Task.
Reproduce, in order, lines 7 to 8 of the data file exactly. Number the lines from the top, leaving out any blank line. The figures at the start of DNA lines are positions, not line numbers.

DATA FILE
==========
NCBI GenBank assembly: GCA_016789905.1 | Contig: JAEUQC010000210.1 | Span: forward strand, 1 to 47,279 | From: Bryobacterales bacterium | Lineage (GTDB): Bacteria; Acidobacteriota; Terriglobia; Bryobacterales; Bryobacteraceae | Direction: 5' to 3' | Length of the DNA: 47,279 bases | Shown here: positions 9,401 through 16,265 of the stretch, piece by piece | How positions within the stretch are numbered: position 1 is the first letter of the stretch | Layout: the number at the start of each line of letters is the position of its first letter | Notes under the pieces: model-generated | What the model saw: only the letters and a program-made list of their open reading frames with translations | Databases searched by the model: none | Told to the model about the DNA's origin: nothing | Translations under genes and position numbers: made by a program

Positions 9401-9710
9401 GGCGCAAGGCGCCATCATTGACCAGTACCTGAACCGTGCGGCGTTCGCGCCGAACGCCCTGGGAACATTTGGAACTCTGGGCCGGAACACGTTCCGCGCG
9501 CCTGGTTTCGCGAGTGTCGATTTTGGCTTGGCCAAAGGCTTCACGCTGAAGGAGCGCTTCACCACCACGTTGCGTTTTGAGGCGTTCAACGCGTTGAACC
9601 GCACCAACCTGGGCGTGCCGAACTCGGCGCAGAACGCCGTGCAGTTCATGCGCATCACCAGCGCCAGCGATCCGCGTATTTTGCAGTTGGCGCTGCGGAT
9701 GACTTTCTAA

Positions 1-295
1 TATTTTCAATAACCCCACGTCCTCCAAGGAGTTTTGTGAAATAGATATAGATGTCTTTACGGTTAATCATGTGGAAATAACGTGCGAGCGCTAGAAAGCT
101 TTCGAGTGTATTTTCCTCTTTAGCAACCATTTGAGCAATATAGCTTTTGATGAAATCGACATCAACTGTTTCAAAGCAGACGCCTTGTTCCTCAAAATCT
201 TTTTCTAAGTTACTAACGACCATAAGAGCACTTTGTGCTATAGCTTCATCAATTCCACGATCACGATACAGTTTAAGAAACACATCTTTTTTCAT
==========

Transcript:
Positions 1-295
1 TATTTTCAATAACCCCACGTCCTCCAAGGAGTTTTGTGAAATAGATATAGATGTCTTTACGGTTAATCATGTGGAAATAACGTGCGAGCGCTAGAAAGCT